Lake Shore Drive Drainage Improvements
Project Location: Lake Park, Florida Category: Water + Stormwater + Wastewater Started: September 14, 2018 Completed: February 24, 2022 Project Team: Design & Construction Engineering- Baxter & Woodman, Inc. Electrical Engineering- Smith Engineering Consultants, Inc. Landscape Architecture- Wayne Villavaso Landscape Architecture, Inc.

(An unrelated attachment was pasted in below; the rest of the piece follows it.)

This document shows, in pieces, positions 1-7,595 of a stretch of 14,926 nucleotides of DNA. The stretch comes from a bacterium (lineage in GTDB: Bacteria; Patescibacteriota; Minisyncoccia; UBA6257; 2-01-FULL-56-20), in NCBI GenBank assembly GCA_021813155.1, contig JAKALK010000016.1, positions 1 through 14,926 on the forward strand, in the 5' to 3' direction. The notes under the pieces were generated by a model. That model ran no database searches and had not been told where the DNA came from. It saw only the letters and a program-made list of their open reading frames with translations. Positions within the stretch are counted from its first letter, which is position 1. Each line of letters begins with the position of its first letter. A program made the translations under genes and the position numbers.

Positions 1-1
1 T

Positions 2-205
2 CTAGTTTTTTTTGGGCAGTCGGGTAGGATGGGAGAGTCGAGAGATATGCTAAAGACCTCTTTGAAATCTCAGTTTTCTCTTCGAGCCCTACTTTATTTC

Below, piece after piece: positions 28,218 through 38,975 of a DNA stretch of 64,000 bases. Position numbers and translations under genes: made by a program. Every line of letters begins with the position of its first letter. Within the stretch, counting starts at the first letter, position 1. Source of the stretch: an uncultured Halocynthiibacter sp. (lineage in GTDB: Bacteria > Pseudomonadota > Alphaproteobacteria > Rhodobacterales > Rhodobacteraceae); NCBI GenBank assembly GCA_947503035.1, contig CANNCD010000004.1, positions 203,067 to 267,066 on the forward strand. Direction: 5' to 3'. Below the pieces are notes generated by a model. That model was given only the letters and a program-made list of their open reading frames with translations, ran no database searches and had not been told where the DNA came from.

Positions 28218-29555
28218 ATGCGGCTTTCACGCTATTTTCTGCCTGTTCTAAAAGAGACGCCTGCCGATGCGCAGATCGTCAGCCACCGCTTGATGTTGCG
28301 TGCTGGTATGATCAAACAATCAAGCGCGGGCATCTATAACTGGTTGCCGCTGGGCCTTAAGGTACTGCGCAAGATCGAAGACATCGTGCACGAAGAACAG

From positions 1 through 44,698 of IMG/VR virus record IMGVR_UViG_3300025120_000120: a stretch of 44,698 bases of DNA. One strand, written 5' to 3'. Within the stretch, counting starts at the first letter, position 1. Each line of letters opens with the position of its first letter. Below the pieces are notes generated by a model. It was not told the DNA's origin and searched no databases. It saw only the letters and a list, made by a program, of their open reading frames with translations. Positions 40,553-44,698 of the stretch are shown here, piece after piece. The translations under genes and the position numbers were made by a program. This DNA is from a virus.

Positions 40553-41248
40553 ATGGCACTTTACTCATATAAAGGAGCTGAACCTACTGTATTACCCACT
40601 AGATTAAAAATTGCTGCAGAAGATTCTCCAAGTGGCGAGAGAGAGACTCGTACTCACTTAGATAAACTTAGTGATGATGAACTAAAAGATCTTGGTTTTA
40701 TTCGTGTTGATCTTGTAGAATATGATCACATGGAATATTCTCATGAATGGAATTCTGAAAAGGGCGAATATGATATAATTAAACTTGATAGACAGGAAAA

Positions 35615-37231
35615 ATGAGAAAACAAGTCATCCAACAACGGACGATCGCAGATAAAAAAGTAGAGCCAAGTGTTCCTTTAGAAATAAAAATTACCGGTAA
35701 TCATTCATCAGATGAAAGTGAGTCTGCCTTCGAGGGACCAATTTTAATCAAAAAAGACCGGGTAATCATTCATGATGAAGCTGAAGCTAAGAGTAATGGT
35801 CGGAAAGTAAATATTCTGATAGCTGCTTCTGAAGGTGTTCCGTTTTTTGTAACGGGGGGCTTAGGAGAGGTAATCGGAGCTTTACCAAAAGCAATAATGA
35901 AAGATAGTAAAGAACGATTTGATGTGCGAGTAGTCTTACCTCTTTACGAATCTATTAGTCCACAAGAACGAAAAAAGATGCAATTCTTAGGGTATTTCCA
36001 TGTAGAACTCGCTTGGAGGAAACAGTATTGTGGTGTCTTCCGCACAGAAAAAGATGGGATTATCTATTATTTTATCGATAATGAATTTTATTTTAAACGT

Project Summary: Lake Shore Drive was identified as part of the Town of Lake Park’s capital improvements program. In the early 1960s, new land was created east of the roadway by dredging fill from what is now the Lake Worth Lagoon. As development occurred, the road became a low feature of the overall drainage basin which was constructed with minimal roadway drainage infrastructure. Lake Shore Drive has suffered severe flooding due to king tides and storm surges, worsening each year. The Town has set goals to abate the effects of sea level rise, improve water quality, replace aging infrastructure, and enhance the roadway corridor aesthetics to support existing residents and attract new re-development. An out-of-the-box holistic approach was taken to achieve the Town’s goals by designing a system that works within the constraints of a low-lying closed basin. Lake Shore Drive was prone to frequent flooding with road elevations ranging from 2.0 to 3.2 feet, NAVD. An innovative drainage system was designed to include pumping stormwater up and into a dry detention area/bioswale for water quality treatment before discharging to the Lake Worth Lagoon. The project included potable water, sanitary sewer, landscaping, and lighting improvements along the roadway corridor. The project received a $3.5 million Hazard Mitigation Grant from FEMA and was completed with a ribbon- cutting ceremony on February 24, 2022. The project addresses current flooding issues, king tides and Sea Level Rise (SLR) as well as providing a completely new pedestrian friendly corridor for the area’s residents. The project has already proven its value even before it was finished. In September 2021, residents observed that their road was not flooded by the king tides that were occurring at the time. Flooding was observed elsewhere (offsite) which clearly showed positive results of the project. Two tropical storms have also occurred since completion with no roadway flooding.
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